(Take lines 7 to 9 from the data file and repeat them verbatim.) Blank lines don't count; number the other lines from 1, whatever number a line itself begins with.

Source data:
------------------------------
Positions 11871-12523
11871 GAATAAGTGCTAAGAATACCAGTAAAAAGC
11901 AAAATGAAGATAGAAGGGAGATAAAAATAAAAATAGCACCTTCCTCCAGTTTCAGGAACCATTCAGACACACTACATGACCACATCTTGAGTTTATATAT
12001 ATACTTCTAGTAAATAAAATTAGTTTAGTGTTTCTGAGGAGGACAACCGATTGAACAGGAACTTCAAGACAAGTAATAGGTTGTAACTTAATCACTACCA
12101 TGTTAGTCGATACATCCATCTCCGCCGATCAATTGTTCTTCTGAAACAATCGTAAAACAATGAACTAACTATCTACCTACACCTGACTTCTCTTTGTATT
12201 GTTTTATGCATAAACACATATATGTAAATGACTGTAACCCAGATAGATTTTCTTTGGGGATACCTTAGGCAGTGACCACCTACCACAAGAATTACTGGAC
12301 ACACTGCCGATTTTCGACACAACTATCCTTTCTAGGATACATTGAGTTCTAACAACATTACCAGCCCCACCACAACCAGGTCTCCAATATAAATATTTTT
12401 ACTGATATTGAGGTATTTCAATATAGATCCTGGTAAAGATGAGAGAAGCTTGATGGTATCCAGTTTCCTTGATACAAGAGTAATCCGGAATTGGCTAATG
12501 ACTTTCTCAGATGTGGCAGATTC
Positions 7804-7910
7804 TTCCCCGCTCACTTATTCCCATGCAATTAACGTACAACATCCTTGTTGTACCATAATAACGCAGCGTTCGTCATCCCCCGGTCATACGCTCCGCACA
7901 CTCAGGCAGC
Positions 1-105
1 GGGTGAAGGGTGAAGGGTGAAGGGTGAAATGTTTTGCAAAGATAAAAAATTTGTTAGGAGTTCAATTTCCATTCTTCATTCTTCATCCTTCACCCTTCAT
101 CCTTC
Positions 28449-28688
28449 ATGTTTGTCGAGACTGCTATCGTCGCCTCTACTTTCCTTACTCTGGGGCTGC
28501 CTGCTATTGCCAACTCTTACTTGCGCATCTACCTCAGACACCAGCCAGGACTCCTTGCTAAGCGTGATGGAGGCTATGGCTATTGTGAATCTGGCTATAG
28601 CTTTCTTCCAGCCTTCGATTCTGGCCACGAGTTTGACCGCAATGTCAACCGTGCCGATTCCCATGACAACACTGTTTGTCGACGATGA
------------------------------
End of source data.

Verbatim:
12301 ACACTGCCGATTTTCGACACAACTATCCTTTCTAGGATACATTGAGTTCTAACAACATTACCAGCCCCACCACAACCAGGTCTCCAATATAAATATTTTT
12401 ACTGATATTGAGGTATTTCAATATAGATCCTGGTAAAGATGAGAGAAGCTTGATGGTATCCAGTTTCCTTGATACAAGAGTAATCCGGAATTGGCTAATG
12501 ACTTTCTCAGATGTGGCAGATTC